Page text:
Mini CheckMini check serves as a catch-all term for any tiny checkered pattern, such as tiny gingham or checkerboard designs. These often come in bright or pastel colors and offer a casual, uplifting style popular in skirts and shirts.
If you want a specific type of material, you may search for a mini check wool, a mini check gingham, or a mini check flannel. The design may come featuring many houndstooth checks, windowpane checks, or basic gingham-style squares.
Pin check fabric contains such tiny squares that they look almost like the head of a sewing pin! From a distance, this fabric may look solid-colored because the tiny design will blend. The dot-sized squares in this fabric are so small that they are made from stripes of just one yarn crossing another yarn in the fabric.
You will often find this elegant design used in shirts or even in suits. That said, don’t confuse this design with a pinstripe pattern–pin checks still have tiny squares, like all checked patterns!
Popular Plaid Pattern Names
You can find hundreds of different types of plaid patterns today, ranging from the traditional Scottish clan tartans to the American catch-all of any type of intersecting stripes. Some designers consider “plaid” as an overarching design that encompasses checks, gingham, and any other type of variegated stripes in a fabric.
That said, plaid developed first in Scotland in the highlands, and many of the well-recognized plaid patterns that remain popular today come straight from a specific Scottish clan.
Plaid designs do not have the regular symmetry of a checked design, but they contain repeating setts. A sett is like one complete section of the plaid design.
Also known as Glen Check design or the Prince of Wales plaid, this iconic design played a large role in bringing plaid into the world of high fashion. You could consider this pattern either a checked or plaid design, as it includes squares of checks and overlaid squares in a thin line of a contrasting color.
This design was officially registered by a Scottish weaver in 1840 but became famous when the Countess of Urqhart castle used the design woven in warm wool as a winter staff uniform. When King Edward VII was the prince of Wales, he saw the staff in their stylish uniforms and adopted the pattern for some of his own suits!
Madras PlaidUnlike most other forms of plaid, Madras plaid originated in India as a form of summery, lightweight cotton printed with fun designs. This fabric also had great popularity in the Philipines in the 1800s, where women used it to make cooling saya skirts and loose pants. Traditionally dyed with natural vegetables and plants to create faded, light colors, madras plaid today may contain more vivid stripes ad squares!
Today, you often find Madras plaid in canvas shorts, summer shirts, beachwear, and even in summery sandals or shoes!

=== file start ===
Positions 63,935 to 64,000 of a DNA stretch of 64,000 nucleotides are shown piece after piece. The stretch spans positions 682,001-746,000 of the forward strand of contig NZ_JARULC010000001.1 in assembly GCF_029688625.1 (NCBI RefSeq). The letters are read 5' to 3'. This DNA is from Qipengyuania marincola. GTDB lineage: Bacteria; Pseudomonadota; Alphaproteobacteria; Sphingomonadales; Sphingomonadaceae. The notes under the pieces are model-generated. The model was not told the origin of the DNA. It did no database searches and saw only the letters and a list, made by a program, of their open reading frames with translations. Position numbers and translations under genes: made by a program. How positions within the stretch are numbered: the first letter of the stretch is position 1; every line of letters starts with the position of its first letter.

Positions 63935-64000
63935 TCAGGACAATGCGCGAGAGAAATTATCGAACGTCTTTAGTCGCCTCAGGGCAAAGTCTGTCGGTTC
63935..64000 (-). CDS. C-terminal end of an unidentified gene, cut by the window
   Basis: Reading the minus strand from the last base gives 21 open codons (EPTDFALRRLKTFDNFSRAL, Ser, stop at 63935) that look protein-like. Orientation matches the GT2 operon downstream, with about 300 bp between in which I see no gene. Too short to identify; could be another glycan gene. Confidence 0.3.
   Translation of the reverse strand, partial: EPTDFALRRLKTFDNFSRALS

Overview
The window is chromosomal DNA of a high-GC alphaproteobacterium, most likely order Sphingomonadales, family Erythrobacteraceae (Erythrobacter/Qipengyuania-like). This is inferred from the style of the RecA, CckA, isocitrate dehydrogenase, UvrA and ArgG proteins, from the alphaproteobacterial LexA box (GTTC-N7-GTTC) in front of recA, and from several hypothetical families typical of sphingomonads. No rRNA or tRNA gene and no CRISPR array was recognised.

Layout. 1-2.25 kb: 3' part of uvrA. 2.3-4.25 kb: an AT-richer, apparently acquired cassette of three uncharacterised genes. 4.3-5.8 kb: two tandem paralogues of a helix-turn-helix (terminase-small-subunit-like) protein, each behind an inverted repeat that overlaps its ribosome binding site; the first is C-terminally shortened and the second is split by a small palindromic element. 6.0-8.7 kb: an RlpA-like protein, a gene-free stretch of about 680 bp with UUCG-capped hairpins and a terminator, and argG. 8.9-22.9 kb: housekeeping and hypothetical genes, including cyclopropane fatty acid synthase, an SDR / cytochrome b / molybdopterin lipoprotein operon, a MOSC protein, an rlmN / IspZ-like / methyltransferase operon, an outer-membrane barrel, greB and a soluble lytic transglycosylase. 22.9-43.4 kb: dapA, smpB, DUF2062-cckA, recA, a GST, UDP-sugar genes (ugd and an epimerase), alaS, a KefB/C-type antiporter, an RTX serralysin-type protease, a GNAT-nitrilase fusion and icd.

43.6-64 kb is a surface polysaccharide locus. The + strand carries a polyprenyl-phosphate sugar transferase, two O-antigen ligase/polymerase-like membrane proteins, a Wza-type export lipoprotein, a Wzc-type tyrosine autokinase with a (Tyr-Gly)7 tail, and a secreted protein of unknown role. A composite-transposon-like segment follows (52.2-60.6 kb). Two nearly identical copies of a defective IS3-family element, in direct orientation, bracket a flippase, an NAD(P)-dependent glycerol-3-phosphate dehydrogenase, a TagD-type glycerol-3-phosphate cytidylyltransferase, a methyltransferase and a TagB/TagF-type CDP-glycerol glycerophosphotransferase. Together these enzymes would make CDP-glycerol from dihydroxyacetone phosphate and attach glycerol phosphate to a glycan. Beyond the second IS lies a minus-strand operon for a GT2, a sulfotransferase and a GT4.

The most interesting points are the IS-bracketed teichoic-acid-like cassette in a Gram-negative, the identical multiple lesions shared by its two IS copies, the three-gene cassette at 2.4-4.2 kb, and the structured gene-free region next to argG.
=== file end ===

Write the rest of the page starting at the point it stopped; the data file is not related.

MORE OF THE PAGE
Burberry plaid, or Burberry check, features superimposed grids of thin squares over a tan background. The famous Burberry clothing company produced this design to sell a new line of wool coats in the 1920s. Burberry check became something of a status symbol by the 1990s, and the company made a huge amount of money selling it in everything from skirts to scarves.
The company has significantly cut back its use of the Burberry check design today. That said, you can still find a huge amount of vintage Burberry check items for sale today!
Famous Plaid Patterns
Many plaid patterns have a special heritage or a loyal following, but a few can claim a uniquely famous status. The Royal Stuart and Black Watch plaids fall into the famous category, for example!
Royal StewartFirst recorded way back in the 1830s, this colorful red and green tartan design has a long association with the royal house of Stewart. Today, this is the plaid design claimed by Queen Elizabeth II! It’s probably the most iconic of all tartan designs, featuring a vivid red background and intersecting blue, green, and yellow lines of varying thicknesses.
In America, this particular tartan shows up a lot around the Christmas holidays. Technically this tartan belongs to the Queen of England, but in reality, people all around the world wear and enjoy its bright colors.
The Black Watch Tartan was developed for use in various Scottish military units that wore the distinctive plaid kilts to set themselves apart from other Scottish clans and organizations. In fact, various Scottish military units wore the Black Watch plaid for more than 250 years! This particular plaid features intersecting hunter green, navy blue, and black stripes of varying widths.
While the plaid has a fascinating history in its own right, it has great popularity today because of its universal appeal. For anyone who does not have a Scottish background, Black Watch is considered a universal design available to anyone who wants to wear a traditional plaid!
Scottish Plaid Names
Most plaids originated in Scotland and have Scottish names because most authentic tartan patterns developed as a unique marker for Scottish clans. Members of the clan could wear a kilt or plaid woven in this distinctive design to recognize each other no matter where they traveled.
Here you can find a quick overview of a few prominent terms and types of Scottish plaids.
TartanThe term “tartan” refers to any type of Scottish plaid or a woven pattern of intersecting horizontal and vertical lines to create grid shapes. You could refer to a clan’s unique plaid design as a “clan tartan.” The word tartan probably originated in the French word “Tartaine” which means checks.